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Ron Shock

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June 18, 1992 | DENNIS McLELLAN, Dennis McLellan is a Times staff writer who regularly covers comedy for O.C. Live!
Ron Shock came out of the same club in Houston that spawned Bill Hicks, the late Sam Kinison and a boisterous band of like-minded "outlaw" comics whose obscenity-laced humor knew and knows few bounds. But Shock (his real name) is nothing like those other guys who used to work at the Comedy Workshop back in the early '80s. The 49-year-old not only has a kinder, gentler comedy act, he also shuns their one-liner approach, favoring instead a more relaxed storytelling style.
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NEWS
December 2, 1993 | GLENN DOGGRELL, Glenn Doggrell writes about comedy for The Times Orange County Edition.
It came as no surprise that comedian Ron Shock had to end a trans-Atlantic chat with good friend and old crony Bill Hicks in London before he could start another conversation on the other line. Hicks and Shock, after all, share comedy roots from the early '80s in Texas and have maintained a close friendship since. Both have prospered. Both are enjoying fine careers. Yet how different their roads to success have been. Hicks hits the stage ranting and doesn't stop.
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NEWS
December 2, 1993 | GLENN DOGGRELL, Glenn Doggrell writes about comedy for The Times Orange County Edition.
It came as no surprise that comedian Ron Shock had to end a trans-Atlantic chat with good friend and old crony Bill Hicks in London before he could start another conversation on the other line. Hicks and Shock, after all, share comedy roots from the early '80s in Texas and have maintained a close friendship since. Both have prospered. Both are enjoying fine careers. Yet how different their roads to success have been. Hicks hits the stage ranting and doesn't stop.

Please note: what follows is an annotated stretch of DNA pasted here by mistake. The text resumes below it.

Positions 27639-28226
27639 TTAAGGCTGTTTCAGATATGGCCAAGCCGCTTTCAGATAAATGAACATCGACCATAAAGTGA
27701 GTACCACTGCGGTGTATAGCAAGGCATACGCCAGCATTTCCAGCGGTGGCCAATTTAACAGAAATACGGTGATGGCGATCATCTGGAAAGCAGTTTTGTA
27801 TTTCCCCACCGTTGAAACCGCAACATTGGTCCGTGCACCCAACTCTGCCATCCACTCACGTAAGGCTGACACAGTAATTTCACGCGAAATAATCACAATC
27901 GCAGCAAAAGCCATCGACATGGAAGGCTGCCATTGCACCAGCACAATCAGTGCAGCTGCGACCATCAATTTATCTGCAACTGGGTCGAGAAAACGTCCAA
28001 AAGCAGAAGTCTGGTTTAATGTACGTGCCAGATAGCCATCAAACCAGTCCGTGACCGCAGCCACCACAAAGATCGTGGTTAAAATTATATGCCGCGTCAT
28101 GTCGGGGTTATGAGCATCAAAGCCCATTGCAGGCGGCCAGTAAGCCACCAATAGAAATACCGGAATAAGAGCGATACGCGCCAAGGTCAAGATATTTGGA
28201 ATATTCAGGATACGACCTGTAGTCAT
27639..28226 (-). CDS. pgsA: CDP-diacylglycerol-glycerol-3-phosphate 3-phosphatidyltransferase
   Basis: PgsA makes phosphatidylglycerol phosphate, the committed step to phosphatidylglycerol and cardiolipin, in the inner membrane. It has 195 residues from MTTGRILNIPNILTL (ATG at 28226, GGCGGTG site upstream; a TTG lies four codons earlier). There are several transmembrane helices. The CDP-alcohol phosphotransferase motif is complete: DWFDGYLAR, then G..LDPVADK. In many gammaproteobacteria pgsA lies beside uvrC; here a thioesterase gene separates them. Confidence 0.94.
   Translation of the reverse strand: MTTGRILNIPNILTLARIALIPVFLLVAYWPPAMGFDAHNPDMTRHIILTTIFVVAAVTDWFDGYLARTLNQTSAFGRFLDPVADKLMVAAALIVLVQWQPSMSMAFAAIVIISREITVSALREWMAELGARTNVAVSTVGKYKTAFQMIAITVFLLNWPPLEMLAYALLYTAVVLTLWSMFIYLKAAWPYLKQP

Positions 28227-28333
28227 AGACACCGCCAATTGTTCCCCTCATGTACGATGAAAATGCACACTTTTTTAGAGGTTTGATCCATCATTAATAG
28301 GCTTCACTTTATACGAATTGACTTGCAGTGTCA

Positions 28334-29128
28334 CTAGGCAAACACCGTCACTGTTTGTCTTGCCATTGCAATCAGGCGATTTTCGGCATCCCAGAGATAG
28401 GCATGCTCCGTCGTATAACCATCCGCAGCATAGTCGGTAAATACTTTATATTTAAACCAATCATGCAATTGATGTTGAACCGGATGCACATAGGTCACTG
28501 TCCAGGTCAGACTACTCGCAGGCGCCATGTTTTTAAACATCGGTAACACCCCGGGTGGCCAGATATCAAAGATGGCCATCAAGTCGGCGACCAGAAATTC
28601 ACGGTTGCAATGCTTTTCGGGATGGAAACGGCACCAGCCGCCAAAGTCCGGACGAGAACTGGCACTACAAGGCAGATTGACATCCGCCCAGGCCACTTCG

NEWS
June 18, 1992 | DENNIS McLELLAN, Dennis McLellan is a Times staff writer who regularly covers comedy for O.C. Live!
Ron Shock came out of the same club in Houston that spawned Bill Hicks, the late Sam Kinison and a boisterous band of like-minded "outlaw" comics whose obscenity-laced humor knew and knows few bounds. But Shock (his real name) is nothing like those other guys who used to work at the Comedy Workshop back in the early '80s. The 49-year-old not only has a kinder, gentler comedy act, he also shuns their one-liner approach, favoring instead a more relaxed storytelling style.
ENTERTAINMENT
January 22, 1998
* "The Storyteller"--Ron Shock, left, does a comedy show of stories about preachers, prison and show-biz at Complex in Hollywood, Thursdays through Sundays until Feb. 15. * "Dock Brief"--John Mortimer's send-up of the legal profession, with F. William Parker and John O'Connell, opens Friday at Fremont Centre Theatre. * "Dale Kristien in Concert"--The stage veteran performs Broadway tunes Saturday at Robert B. Moore Theatre, Orange Coast College.
ENTERTAINMENT
October 3, 1997 | JANA J. MONJI
With his gravelly voice and thin, puckish appearance, Ron Shock is "The Storyteller." He certainly has interesting stories to tell, but the telling is somewhat lacking. At the Century City Playhouse, he regales the audience with stories of his life as a seminary student, jewel thief, prison inmate, gambler and corporate consultant in a homey, low-key style.
NEWS
May 5, 1991 | SUSAN KING, TIMES STAFF WRITER
Donna Mills and Jack Scalia recently completed the movie "Runaway Father" for future broadcast on CBS. The drama was adapted from the novel by Richard Rashke, based on the true story of a woman and her three daughters and their 17-year search for the man who deserted them. Turner Broadcasting System Inc. recently unveiled plans for The Airport Channel, a national television news service that will deliver live programing to airline terminals across the country.
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